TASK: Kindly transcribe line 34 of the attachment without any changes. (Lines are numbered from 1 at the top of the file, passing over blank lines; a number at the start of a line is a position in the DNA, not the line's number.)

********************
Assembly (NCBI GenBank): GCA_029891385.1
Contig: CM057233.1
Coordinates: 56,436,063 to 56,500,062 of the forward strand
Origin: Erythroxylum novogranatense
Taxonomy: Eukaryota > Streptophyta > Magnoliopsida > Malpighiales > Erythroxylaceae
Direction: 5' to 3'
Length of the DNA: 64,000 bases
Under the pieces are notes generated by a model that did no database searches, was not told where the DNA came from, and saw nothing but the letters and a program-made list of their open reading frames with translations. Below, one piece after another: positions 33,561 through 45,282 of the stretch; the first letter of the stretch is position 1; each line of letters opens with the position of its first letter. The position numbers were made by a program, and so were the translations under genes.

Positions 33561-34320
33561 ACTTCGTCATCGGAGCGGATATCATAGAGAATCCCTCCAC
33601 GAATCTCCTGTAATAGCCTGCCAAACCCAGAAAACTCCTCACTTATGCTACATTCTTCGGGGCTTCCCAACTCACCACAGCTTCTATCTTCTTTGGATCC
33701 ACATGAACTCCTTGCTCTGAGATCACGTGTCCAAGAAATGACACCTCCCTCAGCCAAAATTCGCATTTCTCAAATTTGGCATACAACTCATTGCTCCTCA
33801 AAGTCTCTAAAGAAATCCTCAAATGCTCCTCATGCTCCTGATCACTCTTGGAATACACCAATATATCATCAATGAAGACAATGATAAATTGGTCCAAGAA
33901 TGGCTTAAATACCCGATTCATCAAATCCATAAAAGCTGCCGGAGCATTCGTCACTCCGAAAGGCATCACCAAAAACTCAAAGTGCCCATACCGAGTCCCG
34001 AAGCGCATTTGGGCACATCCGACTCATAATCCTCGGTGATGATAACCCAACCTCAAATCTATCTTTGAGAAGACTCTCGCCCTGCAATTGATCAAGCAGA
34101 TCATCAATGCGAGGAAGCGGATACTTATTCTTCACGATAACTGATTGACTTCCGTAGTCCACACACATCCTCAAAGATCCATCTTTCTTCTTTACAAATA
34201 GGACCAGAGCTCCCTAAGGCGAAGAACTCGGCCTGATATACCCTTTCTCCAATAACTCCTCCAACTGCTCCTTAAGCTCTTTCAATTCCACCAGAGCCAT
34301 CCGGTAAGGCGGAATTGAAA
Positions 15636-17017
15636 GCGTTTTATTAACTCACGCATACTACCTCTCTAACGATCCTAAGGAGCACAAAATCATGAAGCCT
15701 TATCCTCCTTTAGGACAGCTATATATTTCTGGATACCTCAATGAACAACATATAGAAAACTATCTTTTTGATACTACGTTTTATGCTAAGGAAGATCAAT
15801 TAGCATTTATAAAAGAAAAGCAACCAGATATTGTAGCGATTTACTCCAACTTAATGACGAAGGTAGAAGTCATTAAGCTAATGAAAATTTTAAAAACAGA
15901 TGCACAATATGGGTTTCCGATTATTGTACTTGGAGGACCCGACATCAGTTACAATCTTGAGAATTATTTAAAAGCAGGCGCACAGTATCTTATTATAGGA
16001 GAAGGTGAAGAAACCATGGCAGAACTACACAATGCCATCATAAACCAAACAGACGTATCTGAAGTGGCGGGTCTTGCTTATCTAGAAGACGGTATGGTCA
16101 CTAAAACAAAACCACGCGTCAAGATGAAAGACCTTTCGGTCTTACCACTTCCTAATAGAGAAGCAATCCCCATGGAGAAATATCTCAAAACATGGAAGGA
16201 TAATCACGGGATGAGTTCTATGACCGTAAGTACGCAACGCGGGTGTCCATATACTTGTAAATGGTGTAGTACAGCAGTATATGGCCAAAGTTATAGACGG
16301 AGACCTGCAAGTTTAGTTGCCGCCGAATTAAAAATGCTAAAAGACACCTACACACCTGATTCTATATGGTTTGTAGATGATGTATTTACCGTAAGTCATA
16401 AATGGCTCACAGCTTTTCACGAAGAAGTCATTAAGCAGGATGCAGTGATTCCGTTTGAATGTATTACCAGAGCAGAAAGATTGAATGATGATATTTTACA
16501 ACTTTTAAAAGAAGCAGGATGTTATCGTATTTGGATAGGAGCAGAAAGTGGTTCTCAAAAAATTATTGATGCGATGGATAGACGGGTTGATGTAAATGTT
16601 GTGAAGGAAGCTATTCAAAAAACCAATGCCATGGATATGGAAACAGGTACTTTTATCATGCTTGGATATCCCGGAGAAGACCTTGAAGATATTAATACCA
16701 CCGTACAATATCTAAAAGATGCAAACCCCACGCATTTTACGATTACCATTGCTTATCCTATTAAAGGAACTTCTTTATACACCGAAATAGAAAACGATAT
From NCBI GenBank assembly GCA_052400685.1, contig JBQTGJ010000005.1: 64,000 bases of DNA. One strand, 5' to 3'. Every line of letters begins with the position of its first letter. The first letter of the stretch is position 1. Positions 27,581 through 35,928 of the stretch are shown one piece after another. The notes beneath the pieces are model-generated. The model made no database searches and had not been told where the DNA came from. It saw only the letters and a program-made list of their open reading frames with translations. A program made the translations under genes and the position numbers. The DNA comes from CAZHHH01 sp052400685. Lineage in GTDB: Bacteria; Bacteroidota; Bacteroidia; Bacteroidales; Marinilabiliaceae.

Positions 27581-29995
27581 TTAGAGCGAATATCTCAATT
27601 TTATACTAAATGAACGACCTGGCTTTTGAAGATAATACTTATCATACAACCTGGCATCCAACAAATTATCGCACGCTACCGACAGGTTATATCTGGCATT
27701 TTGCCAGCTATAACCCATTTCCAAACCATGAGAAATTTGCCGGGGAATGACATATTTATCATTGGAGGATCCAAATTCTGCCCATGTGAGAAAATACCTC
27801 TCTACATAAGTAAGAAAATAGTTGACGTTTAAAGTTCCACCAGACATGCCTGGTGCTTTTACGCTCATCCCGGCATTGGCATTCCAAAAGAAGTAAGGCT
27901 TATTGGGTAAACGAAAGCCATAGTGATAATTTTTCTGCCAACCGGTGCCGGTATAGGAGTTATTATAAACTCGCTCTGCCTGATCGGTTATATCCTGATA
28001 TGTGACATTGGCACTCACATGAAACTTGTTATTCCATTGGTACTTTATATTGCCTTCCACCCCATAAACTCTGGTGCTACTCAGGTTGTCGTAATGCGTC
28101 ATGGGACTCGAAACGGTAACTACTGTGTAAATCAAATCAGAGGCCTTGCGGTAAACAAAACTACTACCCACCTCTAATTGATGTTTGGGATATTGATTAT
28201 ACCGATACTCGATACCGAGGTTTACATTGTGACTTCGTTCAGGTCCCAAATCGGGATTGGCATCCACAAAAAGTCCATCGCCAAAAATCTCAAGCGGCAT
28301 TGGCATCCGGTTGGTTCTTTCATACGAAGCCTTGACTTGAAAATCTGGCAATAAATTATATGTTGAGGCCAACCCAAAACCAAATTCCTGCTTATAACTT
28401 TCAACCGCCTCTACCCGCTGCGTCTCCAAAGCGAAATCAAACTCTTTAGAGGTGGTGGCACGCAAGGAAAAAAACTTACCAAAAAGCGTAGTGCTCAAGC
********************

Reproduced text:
27581 TTAGAGCGAATATCTCAATT